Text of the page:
Potential Onslaught Of Slots Divides Rural Community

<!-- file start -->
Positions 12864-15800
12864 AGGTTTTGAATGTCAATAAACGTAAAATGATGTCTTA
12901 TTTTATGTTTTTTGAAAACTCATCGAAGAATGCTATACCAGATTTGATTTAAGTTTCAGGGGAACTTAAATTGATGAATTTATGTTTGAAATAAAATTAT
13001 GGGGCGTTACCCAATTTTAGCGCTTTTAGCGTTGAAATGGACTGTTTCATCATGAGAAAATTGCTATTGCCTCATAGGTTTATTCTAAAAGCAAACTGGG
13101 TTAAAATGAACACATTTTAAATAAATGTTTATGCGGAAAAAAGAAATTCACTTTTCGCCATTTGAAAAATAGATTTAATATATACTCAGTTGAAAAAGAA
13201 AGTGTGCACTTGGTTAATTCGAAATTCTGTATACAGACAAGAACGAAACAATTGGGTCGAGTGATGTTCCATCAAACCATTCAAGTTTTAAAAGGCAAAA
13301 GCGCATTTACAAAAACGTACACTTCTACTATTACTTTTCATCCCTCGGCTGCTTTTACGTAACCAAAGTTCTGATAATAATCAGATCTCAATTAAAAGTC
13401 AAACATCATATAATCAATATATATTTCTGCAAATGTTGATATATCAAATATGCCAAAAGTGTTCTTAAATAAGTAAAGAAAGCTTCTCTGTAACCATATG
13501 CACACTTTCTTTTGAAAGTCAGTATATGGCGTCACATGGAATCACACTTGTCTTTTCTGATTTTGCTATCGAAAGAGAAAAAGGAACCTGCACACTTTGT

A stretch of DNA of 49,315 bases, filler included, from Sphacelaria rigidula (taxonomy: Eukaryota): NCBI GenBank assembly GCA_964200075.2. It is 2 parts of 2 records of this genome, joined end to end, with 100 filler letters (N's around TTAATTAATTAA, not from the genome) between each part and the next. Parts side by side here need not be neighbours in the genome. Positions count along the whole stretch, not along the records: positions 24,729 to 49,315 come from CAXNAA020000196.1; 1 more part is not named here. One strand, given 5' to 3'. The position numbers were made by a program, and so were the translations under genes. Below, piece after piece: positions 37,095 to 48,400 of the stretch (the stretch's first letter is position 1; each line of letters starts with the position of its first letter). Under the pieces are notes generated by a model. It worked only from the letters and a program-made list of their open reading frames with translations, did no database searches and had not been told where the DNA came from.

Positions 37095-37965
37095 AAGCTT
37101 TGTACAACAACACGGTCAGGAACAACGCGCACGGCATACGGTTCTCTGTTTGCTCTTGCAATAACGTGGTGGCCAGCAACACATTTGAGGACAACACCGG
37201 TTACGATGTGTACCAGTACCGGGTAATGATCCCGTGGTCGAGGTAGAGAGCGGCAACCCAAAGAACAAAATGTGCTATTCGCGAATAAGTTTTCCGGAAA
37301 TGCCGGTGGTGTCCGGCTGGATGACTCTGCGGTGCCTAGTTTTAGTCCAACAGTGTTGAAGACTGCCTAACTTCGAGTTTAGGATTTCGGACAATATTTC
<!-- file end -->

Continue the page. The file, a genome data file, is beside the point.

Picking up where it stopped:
MORGANTOWN — Few people here grasped the monumental implications of Pennsylvania’s expanded gaming law until Penn National Gaming Inc. announced plans recently to build a so-called “mini-casino” in this Berks County community on the edge of Amish Country. Penn National Gaming, which operates the Hollywood Casino near Hershey, saw an opening to place a new gaming hall at a Pennsylvania Turnpike exit just outside Chester County to attract gamblers from Philadelphia’s growing western suburbs. Caernarvon Twp., which includes Morgantown, saw an opportunity to capture host-community tax benefits for its 4,000 residents that otherwise might go to a neighboring municipality. But many residents in this politically conservative area, where it’s not unusual to see Amish families driving horse-drawn carriages down Route 23 to shop at the Morgantown Walmart, regard the casino project as a deal with the devil. They see the proposed casino as a threat, an insult to a deeply religious community that could lead to an increase in drinking, personal bankruptcy, broken families and general moral decay. “In every way, it’s incongruent with this community,” said Sam Rohrer, a former state representative, who is president of the American Pastors Network, based in the Chester County borough of Elverson, bordering Caernarvon. Several hundred people turned out for a standing-room only hearing in Caernarvon on March 4, conducted by the Pennsylvania Gaming Control Board, which has final say on Penn National’s application. While some labor and business leaders spoke out in favor of the project, most speakers were opposed, and they were the only ones who got rousing ovations. “This is not a community, like Las Vegas, where ‘what happens here, stays here,’ “ said the Rev. Coleen Brandt Painter, pastor of the Elverson United Methodist Church, which helped organize a petition that got more than 1,000 signatures opposing the casino. “This is a community where everybody knows your name, and your business, and we like it that way.” Some opponents painted lurid portraits of crime, sex-trafficking, and predators that would be drawn to the casino, and they feared that unspeakable acts might spill over into a public swimming pool next to the proposed casino site. “The kind of stuff they were bringing up is crazy,” said Allen Styer III, the chairman of the Caernarvon Twp. Board of Supervisors, which welcomes the casino project as a major boost to the town’s tax base. “I don’t foresee any additional human trafficking or murder-for-hire in our town.” Styer said Caernarvon acted defensively out of fear that neighboring New Morgan borough, a former iron ore mine that was notoriously formed into a municipality three decades ago to host a landfill, would gladly accommodate a mini-casino. If New Morgan got a casino, Caernarvon would get stuck with all the problems without receiving any host benefits, he said. “It was really a no-brainer if you’re looking out for what’s the best interests of the community, based on facts,” said Styer. Penn National estimates Caernarvon would get $1.6 million annually in new tax revenue, or about 62 percent of the town’s current $2.6 million budget. Some opponents have resigned themselves that the Morgantown project is a done deal. Penn National, a homegrown Wyomissing, company that began with a single Dauphin County racetrack and is now a publicly traded firm with 30,000 employees and 41 properties nationwide, has already paid $7.5 million license fee to the state to locate a satellite casino in the area.